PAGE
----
You might say it’s following a “Back to the Future” strategy and the hallmark of that is its revered holiday gift book, now in its 95th year.
Neiman Marcus still celebrates Christmas
“Our Christmas Book is tradition,” shares Daz McColl, chief marketing officer at Neiman Marcus. “It’s something tangible when it arrives in your home. It has presence.”
The Christmas Book first launched in 1926 as essentially a 16-page Christmas card to customers. This year it has grown to 200 pages and some 750,000 copies were printed for mailing and distribution through the stores.
“Our customers look forward to it. If it doesn’t turn up, we hear about it,” he quips.
This year’s book is themed around “Celebrate Big. Love Even Bigger” and it includes all the usual gifting suspects, many of them exclusive to Neiman Marcus, including men’s, women’s and kid’s fashion, fashion accessories, toys, jewelry, beauty and home accents, including a decorated Christmas tree by renowned holiday designer Jim Marvin for $16,000. Plenty of eatable treats are on offer too.
“It’s more than a catalog. It’s an inspiration book to give people a connection with what’s possible and that they can dream about and have. The whole premise is to ensure that everyone feels a little fantasy in every gift that they get and give,” he continues.
For the budget-conscious shopper, curated gift selections are available under $50, under $100 and under $250.
And for those where money is no object, it features a selection of exclusive seven Fantasy Gifts that anchor the center of the book.
The ultimate fantasy gift for her is the $6.1 million 30.86 carat “Mughal Heart Diamond” ring and for him, the first-ever electric “Barrett-Jackson Hummer” truck for $285,000.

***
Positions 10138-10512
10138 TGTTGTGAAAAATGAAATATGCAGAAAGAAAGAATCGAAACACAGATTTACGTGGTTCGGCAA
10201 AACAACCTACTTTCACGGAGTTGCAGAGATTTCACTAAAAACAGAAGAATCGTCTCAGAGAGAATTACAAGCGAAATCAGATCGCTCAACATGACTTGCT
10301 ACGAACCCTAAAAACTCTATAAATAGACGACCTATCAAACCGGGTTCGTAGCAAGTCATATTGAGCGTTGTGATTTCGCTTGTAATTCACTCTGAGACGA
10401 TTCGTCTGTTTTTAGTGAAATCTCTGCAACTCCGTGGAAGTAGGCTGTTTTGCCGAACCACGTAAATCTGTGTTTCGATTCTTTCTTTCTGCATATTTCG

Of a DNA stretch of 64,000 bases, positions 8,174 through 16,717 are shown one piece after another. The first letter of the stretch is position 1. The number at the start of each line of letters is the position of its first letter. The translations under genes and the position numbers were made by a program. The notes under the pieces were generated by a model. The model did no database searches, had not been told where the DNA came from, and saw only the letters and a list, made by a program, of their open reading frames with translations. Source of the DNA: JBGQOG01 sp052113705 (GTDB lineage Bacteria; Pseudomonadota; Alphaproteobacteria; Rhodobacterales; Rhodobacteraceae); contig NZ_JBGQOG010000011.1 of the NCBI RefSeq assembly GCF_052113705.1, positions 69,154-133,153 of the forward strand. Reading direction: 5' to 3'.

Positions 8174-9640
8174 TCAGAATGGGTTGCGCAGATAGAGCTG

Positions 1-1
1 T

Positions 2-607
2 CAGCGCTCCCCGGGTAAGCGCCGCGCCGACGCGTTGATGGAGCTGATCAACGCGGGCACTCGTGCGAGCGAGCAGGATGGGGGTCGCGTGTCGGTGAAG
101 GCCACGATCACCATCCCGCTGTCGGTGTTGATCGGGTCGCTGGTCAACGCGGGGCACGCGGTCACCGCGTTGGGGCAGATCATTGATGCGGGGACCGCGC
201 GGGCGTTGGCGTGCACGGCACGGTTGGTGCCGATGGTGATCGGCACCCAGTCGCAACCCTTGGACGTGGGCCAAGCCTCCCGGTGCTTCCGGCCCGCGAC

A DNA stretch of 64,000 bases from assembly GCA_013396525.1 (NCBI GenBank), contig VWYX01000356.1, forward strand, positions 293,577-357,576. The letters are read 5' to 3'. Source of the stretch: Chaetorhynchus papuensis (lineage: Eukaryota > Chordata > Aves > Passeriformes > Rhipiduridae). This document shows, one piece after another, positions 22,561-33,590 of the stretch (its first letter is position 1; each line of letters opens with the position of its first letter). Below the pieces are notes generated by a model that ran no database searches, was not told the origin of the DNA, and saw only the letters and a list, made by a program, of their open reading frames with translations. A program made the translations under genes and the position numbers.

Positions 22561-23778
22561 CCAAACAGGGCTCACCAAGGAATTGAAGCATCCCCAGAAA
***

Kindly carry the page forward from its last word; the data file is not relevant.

Fantasy experiences are also offered, like the “Ultimate Renewable Luxury Experience.” It includes a personal shopping spree guided by Neiman Marcus’ fashion and lifestyle director Lisa Aiken, who’ll also rework your closet to recirculate old fashion through Fashionphile.
My personal favorites are the “Roaring Twenties Party” hosted by Bronson Van Wyck at the legendary Harlem Apollo Theatre for $395,000 and the “Little People, Big Dreams London Adventure,” where an aspiring young writer can work with author Maria Isabel Sanchez to compose their own 24-page book. Priced at $35,000, it’s practically a bargain.
Most refreshing in this day where everyone is careful to parse their words so as not to offend, Neiman Marcus continues to call it “The Christmas Book.” It is a cherished part of the Neiman Marcus heritage that forward-thinking van Raemdonck and his team are not about to trash.
“Christmas is a time of celebration and our Christmas Book is about celebrating,” McColl concludes. “It’s part of our legacy and if you look back at our history, our founders and our brand, we’ve always been very strong about belonging and inclusion. The title of our book is not exclusionary in any way. It’s part of our tradition.”